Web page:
As she rolls up to yoga?

No, she was on the property—the yoga studio was out in the jungle in Hawaii. So my yoga teacher introduces us and I'm like, who are you?! What are you doing? She said, "I hunt pig—there's pigs on this property and I'm trapping them." I was a vegetarian for many years but not one anymore. I was fascinated by what she was doing so I asked her if she would be open to having me follow her. I went out with her three times. It was definitely the most exciting and dangerous shoot I've ever done. Some of the photos are finished, and now I'm starting to work on putting together a trailer using the video footage. Then I will apply for funding in order to go back and finish the project.

Over the last couple of years I've also rekindled my love of still photography. And last year, I started taking—I guess what's commonly referred to as "boudoir photography."  I have friends of mine who are going to get married, or they just wanted to explore their own bodies and sexualities and hired me because they liked my aesthetic as a visual artist. So that’s something that's starting to grow as well. I’m really enjoying that work.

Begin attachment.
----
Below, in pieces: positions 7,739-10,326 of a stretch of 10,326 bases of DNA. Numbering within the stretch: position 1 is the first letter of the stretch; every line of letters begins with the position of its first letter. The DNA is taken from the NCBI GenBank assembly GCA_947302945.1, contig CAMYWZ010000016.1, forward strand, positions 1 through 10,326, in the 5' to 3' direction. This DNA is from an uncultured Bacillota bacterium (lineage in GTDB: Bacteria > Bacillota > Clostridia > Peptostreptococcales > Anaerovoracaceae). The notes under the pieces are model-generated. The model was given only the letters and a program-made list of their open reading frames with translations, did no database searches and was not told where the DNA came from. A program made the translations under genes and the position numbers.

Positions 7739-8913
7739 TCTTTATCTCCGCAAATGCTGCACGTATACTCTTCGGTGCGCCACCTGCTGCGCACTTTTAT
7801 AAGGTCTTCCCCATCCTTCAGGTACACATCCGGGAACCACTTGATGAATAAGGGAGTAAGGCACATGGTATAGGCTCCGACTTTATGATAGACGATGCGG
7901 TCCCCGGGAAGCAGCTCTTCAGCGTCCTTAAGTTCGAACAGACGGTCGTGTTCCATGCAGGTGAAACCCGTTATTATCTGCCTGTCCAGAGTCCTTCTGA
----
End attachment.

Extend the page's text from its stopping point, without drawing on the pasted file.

You have so much going on!

It's fun though. You know, it's like living in San Francisco as an artist, you really have to be creative with how you actually live and sustain your life work.

How do you make it work?

That's a good question—I'm lucky in that I've been in the Bay Area 15 years, and I've been in San Francisco since 2011, so I have a pretty large network of people and contacts that I've known for many years. Most of the work I've received has been through referral. Like I was saying, I've got my hands in many different projects.

That's got to be a challenge. 

Yeah, every month is different, and somehow it's worked this far. I think it's just going between the production/client work, which gives me more time to work on these other projects where there's not a lot of funding involved. I kind of piece it all together. And I've been doing that for a while, it's just how I've come to live. Sometimes it is stressful but just when I think I'm going to crack, I get three phone calls. I also like going out to different events around the city so I meet a lot of people that way. I'm always interested in hearing about what others are doing and I often meet new people to collaborate with that way.

Who or what have been some recent inspirations?